NBA Roundtable: What is Detroit Pistons forward Blake Griffin’s trade value?

Detroit Pistons Blake Griffin. (Photo by Rey Del Rio/Getty Images)
Detroit Pistons Blake Griffin. (Photo by Rey Del Rio/Getty Images) /

Detroit Pistons owner Tom Gores declared everything to be evaluated, but Blake Griffin’s trade value is a great unknown. Here’s what the latest chatter is.

The Detroit Pistons have to figure out what to do with Blake Griffin. He was an All-NBA selection a season ago but tore his meniscus and now has battled injury issues ever since.

Griffin, 30, is due to make $36.6 million next season with a player option for $38.96 million in 2021-22. The Pistons knew that when they acquired him in a mid-season trade in 2018.

But that regime made a deal that couldn’t save its tenure. Stan Van Gundy left and a new front office featuring Ed Stefanski and coach Dwane Casey entered. Now, they’re hindered by a bad contract, a star with an injury-ridden career on a nearly immovable contract.

Griffin has sat out more games (19) than he’s played (18). Detroit is 13-24 and fading from a playoff spot that they don’t even deserve. But the fact is the Pistons sit 3 1/2 games behind the Magic, who are in the eighth playoff spot in the East. Brooklyn is 4 1/2 games ahead of the Pistons and on a five-game losing streak.

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Though Detroit is 9-18 against the East and has lost 10 of its last 13 games. Rumors are beginning to circulate surrounding fellow big man Andre Drummond, who the Pistons have reportedly gauged trade interest for.

Blossoming wing Luke Kennard has missed the last two weeks due to an injury and is expected to be reevaluated on Tuesday. Reggie Jackson has missed all but two games and Markieff Morris has been an injury report regular as of late.

when Griffin has played, it’s been far from a shell of his former self. He’s having the worst season of his career. He’s averaging career-lows of 15.5 points and 4.7 rebounds per game an a near-low 3.3 assists per game. His 12.1 Player Efficiency Rating is the lowest of his career by 7.5. His true shooting percentage is a career-worst 47.6%.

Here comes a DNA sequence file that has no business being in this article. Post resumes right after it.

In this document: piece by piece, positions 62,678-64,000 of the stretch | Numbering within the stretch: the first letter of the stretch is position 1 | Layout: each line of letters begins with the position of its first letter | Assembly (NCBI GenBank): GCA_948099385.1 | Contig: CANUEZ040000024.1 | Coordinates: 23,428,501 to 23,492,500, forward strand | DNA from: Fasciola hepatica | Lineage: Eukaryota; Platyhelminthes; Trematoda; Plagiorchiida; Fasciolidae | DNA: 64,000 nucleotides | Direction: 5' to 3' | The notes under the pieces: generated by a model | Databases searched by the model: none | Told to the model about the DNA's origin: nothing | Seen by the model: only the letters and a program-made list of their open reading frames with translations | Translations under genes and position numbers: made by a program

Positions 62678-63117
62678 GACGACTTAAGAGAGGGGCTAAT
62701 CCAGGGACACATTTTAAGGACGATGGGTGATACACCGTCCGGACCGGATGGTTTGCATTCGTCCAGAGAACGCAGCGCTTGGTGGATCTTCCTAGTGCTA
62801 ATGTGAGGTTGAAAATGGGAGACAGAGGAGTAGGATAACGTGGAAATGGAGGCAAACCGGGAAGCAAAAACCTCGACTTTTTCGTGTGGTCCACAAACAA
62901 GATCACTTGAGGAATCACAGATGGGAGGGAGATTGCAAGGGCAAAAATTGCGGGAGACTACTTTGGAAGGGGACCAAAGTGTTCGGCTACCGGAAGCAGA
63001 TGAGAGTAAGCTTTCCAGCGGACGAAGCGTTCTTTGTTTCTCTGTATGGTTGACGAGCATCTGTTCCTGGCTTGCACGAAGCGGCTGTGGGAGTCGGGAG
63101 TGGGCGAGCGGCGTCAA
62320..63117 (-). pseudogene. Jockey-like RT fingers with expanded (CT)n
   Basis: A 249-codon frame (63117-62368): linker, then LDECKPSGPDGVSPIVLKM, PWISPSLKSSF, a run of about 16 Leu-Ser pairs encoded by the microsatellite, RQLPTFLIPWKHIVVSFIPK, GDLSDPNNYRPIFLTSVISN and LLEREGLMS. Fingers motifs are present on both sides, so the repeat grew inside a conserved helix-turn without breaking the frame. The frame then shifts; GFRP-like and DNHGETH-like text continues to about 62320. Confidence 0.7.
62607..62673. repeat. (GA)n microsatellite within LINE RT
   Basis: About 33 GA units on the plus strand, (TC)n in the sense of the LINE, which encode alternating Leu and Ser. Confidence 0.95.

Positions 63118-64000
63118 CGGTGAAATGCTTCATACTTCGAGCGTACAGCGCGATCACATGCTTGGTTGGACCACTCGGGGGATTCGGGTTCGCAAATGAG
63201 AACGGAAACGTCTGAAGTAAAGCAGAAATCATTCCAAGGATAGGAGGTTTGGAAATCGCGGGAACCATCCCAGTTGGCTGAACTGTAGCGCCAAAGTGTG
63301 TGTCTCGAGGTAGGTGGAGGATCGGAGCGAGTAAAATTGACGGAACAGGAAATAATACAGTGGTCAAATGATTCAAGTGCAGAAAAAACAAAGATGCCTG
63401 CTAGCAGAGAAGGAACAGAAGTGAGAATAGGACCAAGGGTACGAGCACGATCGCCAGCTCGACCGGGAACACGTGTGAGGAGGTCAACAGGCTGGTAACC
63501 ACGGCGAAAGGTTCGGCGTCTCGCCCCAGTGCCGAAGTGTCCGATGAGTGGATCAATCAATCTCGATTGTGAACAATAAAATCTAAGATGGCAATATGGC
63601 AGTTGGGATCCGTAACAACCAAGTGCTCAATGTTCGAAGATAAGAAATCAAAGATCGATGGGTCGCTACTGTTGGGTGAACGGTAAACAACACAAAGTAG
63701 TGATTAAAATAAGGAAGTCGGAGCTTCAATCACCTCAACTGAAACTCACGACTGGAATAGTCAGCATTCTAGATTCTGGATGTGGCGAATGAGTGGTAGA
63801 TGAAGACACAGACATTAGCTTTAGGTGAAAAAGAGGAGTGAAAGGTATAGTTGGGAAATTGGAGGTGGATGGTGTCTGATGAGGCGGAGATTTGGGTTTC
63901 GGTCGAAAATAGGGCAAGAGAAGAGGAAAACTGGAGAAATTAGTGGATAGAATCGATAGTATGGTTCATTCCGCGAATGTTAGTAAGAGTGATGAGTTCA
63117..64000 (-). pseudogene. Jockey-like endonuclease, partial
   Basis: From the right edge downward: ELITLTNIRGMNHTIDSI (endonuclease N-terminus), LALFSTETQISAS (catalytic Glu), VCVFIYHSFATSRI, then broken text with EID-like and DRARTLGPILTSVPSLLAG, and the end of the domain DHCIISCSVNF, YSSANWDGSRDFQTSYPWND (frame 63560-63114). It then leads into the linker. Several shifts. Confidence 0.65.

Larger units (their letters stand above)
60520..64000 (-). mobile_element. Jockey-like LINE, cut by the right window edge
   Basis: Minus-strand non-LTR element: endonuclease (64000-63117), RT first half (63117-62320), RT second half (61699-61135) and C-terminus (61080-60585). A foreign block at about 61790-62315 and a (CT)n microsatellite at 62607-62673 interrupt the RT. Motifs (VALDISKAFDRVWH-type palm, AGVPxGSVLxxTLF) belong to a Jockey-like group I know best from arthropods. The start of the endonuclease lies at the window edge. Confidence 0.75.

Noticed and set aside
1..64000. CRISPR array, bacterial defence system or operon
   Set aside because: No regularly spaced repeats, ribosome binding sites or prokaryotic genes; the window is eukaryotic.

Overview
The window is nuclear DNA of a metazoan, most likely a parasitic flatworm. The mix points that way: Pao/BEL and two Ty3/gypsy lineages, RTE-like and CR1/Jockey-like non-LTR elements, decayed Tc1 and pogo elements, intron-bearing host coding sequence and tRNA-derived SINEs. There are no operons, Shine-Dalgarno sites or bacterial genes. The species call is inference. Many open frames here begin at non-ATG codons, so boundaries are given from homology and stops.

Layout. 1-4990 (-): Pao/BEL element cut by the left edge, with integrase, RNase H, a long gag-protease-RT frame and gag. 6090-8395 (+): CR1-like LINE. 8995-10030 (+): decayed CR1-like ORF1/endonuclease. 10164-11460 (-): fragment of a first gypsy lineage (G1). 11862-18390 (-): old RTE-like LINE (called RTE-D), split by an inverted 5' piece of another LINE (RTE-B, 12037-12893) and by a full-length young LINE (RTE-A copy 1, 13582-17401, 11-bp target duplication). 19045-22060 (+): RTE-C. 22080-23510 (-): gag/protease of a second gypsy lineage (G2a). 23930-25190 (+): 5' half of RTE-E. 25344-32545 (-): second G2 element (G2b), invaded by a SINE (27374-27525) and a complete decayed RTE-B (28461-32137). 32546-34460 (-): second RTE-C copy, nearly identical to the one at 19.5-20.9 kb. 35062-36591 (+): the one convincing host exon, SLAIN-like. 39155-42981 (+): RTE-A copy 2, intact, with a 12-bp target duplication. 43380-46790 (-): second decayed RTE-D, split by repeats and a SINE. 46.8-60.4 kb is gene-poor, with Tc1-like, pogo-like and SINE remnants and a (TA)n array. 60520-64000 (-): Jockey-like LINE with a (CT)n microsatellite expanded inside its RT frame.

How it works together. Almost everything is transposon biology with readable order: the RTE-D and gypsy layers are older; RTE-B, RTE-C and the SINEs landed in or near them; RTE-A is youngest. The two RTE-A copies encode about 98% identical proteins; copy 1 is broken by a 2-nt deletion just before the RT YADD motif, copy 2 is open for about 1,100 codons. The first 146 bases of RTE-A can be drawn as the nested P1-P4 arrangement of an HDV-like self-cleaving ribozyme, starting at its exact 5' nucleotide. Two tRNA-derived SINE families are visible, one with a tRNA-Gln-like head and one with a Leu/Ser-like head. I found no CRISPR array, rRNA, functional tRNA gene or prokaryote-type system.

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One lingering question is will the Pistons trade Griffin? Can they trade Griffin and, if so, what is his trade value? With Pistons owner Tom Gores saying the team will ‘look at everything,’ that is likely to include what to do with Griffin.

Piston Powered sought responses from within FanSided, including creative editorial directory Ian Levy, NBA Division director Josh Wilson, Beale Street Bears site expert Ethan Becker and Rip City Project site expert Austin Carroll. Here’s a look into what they believe.

Portland seems to be the most likely destination, especially among contenders. Carroll said that Anfernee Simons is off limits but believe the Trail Blazers best offer would include Zach Collins, Hassan Whiteside or Kent Bazemore and a first round pick, and possibly Nassir Little, too. Carroll also said that general manager Nate Olshey only wants to make a deal for a player that would stick around beyond this season.

It makes sense as Damian Lillard and CJ McCollum are signed through 2023 at a hefty price. Assuming Griffin would opt-in to $38.8 million, he’d be around through 22, giving the Blazers a three-year run at a title.

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“No offense but I think (Portland coach Terry) Stotts is a superior coach to (Detroit coach Dwane) Casey,” Carroll said. “(Stotts has) made a career out of making bad fits and underperforming players excel in our system (Carmelo Anthony and Whiteside being the prime examples this year).”